There is a marked particle size effect on both R and K. Table V gives an example of increasingly finer grinds in flotation with a different sulfide ore blend. Within the times of grind indicated, there is a tendency for both the over-all R and K values to increase with finer grind [see also Table III of reference]. This trend continues until sufficient fine material is produced (e.g., note the 17 minute over-all R and K values in Table V). Table V demonstrates clearly the greatest loss of Cu recovery is in the very fine sizes (-325 mesh) and the coarse sizes (+70 mesh). This is often observed also in plant practice.

Finer grind, of course, implies more complete liberation of Cu bearing mineral from the gangue matrices thus allowing for potentially increased recovery. However, finer grind also increases the surface area (hence reagent usage) and hydrodynamic limitations of the float cell which are forces counteracting the liberation benefits of fineness of grind. Increasing fineness of grind will thus eventually lead to a decrease in the over-all R and K values, as is the case with 17 minutes of grind in Table V.

Another important result demonstrated in Table V is the rate effects due to individual particle sizes. A series of separate flotation experiments were performed using cell charges consisting only of the particle size under question. Thus a K value for each size i was determined with the values indicated. If there were no interactions between sizes in a flotation charge consisting of a mixture of sizes, it should be possible to estimate the over-all R and K of the mixture by taking a weighted average (based on mass fraction of feed sizes to the cell) of the individual values. It can be seen from the tables, that the estimated parameters do follow the same qualitative pattern of change that the parameters calculated directly from the mixture follow. However, the parameter values estimated do not agree exactly with the parameters calculated directly from the mixtures. This indicates that there are in the mixture of sizes, particle-particle interactions which limit the assumption of strict size independence.

The real value of such an individual rate analysis of size is to indicate that the potential changes in R and K strictly due to particle size are of the same magnitude as those due to changes in collector and/or frother concentracion, pH. etc. (see Tables III and IV). This fact is often overlooked in laboratory chemical screening because of the extra complexity it introduces to the testing. Plant experience seems to be indicating that collector-particle size effects on R and K are not as great, for example, as are frother-particle size effects. This area obviously needs more detailed work which is underway in cooperation with various mining companies. This frother sensitivity to particle size helps to explain the variety of trends in frother dosage effects on R and K that are observed in the lab and plant. It also appears from very preliminary work that correlations can be developed between frother type and effectiveness as a function of particle size. In this paper, the emphasis has been on the correlation of frother type with an “average” or “typical” mix of particle size.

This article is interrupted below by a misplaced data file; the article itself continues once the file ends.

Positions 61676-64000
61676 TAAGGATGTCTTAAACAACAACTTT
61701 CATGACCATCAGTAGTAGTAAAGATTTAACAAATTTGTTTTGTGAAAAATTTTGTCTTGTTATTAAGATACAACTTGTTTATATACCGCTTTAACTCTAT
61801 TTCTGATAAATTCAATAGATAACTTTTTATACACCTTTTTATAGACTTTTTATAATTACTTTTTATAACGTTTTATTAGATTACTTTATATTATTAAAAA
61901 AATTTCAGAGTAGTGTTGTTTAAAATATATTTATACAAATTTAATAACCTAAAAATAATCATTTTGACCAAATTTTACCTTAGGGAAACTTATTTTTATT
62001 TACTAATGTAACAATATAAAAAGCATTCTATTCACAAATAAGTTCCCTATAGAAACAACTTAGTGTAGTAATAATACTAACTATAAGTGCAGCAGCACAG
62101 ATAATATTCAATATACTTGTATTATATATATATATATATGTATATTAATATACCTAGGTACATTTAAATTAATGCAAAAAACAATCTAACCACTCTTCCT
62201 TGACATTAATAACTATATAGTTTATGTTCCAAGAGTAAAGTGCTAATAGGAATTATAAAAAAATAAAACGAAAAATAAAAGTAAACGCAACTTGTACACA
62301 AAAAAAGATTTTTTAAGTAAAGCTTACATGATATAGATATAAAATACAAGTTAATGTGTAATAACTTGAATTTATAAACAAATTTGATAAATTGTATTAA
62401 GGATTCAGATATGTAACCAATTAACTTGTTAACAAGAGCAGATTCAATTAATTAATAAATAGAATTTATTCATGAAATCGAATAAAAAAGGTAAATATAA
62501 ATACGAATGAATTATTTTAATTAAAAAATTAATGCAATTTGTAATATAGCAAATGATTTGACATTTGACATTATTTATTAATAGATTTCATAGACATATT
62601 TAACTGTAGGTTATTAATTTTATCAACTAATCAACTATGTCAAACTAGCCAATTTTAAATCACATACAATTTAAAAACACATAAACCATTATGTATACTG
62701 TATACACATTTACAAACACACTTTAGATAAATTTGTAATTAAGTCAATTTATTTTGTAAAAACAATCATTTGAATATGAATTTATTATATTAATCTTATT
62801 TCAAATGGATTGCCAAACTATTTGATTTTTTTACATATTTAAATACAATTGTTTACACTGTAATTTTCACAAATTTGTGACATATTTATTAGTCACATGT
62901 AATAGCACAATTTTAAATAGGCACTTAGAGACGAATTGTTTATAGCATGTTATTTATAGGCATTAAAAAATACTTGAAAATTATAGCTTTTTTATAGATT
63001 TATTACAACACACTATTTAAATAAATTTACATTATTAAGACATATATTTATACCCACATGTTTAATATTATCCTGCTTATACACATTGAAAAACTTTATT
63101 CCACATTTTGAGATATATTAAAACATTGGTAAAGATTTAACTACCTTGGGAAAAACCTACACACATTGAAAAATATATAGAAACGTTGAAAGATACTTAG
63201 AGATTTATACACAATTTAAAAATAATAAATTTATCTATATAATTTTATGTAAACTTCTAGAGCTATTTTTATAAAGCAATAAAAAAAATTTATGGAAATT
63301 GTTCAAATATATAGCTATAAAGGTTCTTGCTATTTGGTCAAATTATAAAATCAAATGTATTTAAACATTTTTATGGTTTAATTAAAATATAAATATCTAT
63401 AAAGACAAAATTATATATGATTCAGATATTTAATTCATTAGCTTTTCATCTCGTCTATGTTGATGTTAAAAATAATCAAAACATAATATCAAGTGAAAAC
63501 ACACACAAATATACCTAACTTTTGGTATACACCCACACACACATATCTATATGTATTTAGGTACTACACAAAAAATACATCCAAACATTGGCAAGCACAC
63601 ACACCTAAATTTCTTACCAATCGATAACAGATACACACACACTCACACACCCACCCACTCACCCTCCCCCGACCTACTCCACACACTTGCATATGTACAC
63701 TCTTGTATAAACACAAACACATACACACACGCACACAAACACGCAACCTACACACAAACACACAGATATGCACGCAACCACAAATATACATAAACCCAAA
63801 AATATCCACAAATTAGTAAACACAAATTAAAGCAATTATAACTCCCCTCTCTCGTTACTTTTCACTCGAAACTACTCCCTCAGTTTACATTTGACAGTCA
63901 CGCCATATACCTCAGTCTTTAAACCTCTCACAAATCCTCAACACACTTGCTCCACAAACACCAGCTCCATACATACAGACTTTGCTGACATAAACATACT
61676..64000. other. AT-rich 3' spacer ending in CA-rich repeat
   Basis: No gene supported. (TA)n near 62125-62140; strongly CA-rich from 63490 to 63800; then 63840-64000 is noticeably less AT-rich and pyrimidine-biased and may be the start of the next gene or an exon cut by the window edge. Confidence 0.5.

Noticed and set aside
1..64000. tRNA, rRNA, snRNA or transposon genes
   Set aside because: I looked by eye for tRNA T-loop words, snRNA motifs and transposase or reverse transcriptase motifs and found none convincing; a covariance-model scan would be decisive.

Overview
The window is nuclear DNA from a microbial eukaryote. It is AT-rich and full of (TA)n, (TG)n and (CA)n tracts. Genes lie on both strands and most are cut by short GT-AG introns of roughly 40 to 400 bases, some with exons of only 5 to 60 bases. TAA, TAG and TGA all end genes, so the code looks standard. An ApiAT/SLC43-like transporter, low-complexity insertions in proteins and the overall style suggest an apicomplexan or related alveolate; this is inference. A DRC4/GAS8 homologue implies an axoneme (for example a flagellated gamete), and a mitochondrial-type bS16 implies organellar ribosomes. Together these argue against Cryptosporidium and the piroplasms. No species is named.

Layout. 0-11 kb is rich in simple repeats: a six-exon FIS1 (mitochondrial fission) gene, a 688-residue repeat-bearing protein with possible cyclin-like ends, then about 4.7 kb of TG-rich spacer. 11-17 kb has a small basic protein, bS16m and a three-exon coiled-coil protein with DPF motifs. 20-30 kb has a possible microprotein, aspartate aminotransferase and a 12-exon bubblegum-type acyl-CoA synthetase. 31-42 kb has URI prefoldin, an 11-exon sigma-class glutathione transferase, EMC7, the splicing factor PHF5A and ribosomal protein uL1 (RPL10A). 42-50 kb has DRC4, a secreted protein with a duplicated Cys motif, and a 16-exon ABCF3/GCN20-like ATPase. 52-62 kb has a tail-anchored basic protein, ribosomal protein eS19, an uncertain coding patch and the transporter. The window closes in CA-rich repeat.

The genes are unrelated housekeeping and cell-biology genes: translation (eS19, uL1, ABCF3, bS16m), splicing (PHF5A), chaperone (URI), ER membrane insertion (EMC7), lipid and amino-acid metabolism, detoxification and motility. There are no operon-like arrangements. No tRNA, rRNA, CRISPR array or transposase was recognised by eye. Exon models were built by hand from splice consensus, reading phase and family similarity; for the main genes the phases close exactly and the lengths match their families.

Another interesting demonstration can be made from the data of Table V. It is well known from industrial grinding experience, that the incorporation of classification into a grinding operation (closed circuit) leads to a steeper product size distribution on a plot of log % less than size versus log size than using a mill without classification (open circuit). What is less known is the relationship between the influence of these two modes of grinding on over-all flotation rate and equilibrium recovery. Figure 2 shows the comparison on the R and K values between 5 different simulated grinding tests with each test having a common size control point. The over-all K values quoted are using the individual K values listed in Table V adjusted by the mass-size distribution make-up as indicated by each curve of Figure 2. The over-all R values were calculated in a similar manner except that the set of individual Ri values used were the result of an average of the Ri values over the three grinding times indicated.

Upon comparing the calculated flotation parameters from Figure 2, it is obvious that for both open and closed circuit operations, an optima exists in the R and K sets of values in the size region corresponding to approximately tests 1 and 2. Even more important is the observation that the R and K optima for the closed circuit operation is significantly higher in both rate of mass removal and equilibrium recovery. Such an analysis indicates the direct correlation of the shape of size distributions from grinding and classification on flotation behavior. This is often not fully appreciated because of the routine use of one point product size control of grinding circuit performance (e.g. x%< some mesh size).